Harry Heather Burrows

Memorial: Thornbury - St Mary's Church

Regiment: Gloucestershire Regiment

Medals: 1914 Star, British War Medal, Next of Kin Memorial Plaque 1914 - 1921, Victory Medal

Rank and number: Serjeant 6262

Parents: Mary Ann and Colour Serjeant John Burrows

Marital status: Single

Home address: Gillingstool, Thornbury, Bristol

Pre-war occupation: Army

Date of birth: 1886

Place of birth: Bombay, India

Date of death: 31/10/1914

Buried/Commemorated at: Ypres (Menin Gate) Memorial (Panel 22 and 34.), Belgium

Age: 28

Further information:

Bronze Tablet and Wooden Memorial Board

Serjeant Harry Heather Burrows was the third child and youngest son of Serjeant John Burrows and his wife Mary Ann, from Ireland

The 1891 census shows the Burrows family living at Horfield Barracks in Bristol. Their five children, whose birth places reflect John's career in the army, were Caroline aged 12 born in Malta, Albert Edward aged 7 born in India, Harry Heather aged 4 born in India, John aged 2 and Mary Elizabeth under six months, both born in Horfield, Bristol

In the 1897 the Burrows family had moved to Thornbury. In the 1901 census John and Mary Ann Burrows are living at Gillingstool. John Burrows was working as an agricultural labourer and his wife was a 'Monthy Nurse'. Harry, aged 14 was recorded as an agricultural labourer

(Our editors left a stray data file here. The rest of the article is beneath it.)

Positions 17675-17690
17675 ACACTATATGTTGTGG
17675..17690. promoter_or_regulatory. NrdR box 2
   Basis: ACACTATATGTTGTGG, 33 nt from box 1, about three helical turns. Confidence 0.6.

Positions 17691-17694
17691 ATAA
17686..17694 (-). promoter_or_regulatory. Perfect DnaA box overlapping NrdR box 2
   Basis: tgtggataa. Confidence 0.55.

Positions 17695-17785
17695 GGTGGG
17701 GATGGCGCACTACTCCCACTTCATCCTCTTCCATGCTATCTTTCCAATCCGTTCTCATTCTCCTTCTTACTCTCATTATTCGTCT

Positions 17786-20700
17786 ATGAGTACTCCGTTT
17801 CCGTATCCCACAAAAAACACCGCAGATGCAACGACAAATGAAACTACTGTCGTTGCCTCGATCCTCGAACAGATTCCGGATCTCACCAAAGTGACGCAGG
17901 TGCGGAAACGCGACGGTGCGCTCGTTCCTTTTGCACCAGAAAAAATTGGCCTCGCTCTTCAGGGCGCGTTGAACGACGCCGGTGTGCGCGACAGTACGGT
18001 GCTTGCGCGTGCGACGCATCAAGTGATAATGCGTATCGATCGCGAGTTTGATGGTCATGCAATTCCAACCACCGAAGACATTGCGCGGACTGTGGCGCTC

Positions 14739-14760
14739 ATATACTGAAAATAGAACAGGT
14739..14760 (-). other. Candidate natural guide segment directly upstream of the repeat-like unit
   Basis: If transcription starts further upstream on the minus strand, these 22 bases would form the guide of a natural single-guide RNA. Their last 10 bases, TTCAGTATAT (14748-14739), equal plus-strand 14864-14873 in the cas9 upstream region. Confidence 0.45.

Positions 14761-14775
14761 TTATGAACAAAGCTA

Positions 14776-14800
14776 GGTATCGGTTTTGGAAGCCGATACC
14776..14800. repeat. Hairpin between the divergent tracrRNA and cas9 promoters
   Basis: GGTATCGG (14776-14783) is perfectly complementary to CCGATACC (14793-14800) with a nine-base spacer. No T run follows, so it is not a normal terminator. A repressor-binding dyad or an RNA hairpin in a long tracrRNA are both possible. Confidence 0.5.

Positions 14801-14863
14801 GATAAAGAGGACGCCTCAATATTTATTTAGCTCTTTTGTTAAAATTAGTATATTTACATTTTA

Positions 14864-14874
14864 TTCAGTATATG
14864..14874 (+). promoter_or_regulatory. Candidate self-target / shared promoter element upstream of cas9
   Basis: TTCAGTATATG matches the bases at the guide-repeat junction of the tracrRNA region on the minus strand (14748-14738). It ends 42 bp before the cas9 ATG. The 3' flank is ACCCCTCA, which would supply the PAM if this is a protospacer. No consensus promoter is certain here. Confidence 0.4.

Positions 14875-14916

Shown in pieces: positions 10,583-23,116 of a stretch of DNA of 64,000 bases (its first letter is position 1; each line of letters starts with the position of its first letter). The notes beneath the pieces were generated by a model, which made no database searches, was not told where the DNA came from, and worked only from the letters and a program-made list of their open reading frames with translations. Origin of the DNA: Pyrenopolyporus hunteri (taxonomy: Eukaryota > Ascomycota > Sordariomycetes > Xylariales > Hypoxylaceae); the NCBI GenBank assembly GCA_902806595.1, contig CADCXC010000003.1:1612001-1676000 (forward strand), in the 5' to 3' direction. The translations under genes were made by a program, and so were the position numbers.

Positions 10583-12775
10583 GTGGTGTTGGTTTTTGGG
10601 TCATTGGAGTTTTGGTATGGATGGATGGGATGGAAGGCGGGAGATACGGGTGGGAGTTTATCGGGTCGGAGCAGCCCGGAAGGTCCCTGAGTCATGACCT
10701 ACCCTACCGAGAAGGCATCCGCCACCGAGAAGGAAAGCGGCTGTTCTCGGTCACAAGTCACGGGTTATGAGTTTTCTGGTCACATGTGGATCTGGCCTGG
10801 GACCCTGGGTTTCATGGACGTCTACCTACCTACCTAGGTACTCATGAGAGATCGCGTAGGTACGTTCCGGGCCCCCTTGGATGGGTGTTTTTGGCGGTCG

In the 1911 census Retired Serjeant John Burrows aged 64 was recorded as an agricultural labourer who had been married 37 years. Mary Ann Burrows aged 58 is described as a Certified Midwife. The record shows that the couple had had nine children of whom only four were still living

Harry, then a Lance Corporal, was with his regiment in barracks in Portsmouth. He gave his birthplace as Bombay. In addition to being a soldier, he is recorded as a musician, or bandsman

By 1914 Harry Heather had served as a serjeant with the Gloucestershire Regiment, with a service record of 13 years, eight of which he served in India. The last time Harry Burrows had come home on leave to Thornbury he had performed a cornet solo with the Baptist Band

Harry was Killed in Action at Gheluvelt, when as the battle raged at its height around Ypres, the Glosters were repeatedly called upon to participate in costly counter-attacks, he was 28 years old. Harry Burrows is listed on the Menin Gate at Ypres, he has no known grave. It is thought that he was the first man to fall, of those named on the Thornbury Memorial

John Burrows, Harry's younger brother served with the Glosters and was also Killed in Action at Ypres, the following year. Both names are remembered with honour at the Menin Gate Memorial and the Thornbury Memorial

By kind permission, this information is based on the following source(s):

Thornbury Roots Website: Thornbury and District Museum Research Group, Forces War Records and CWGC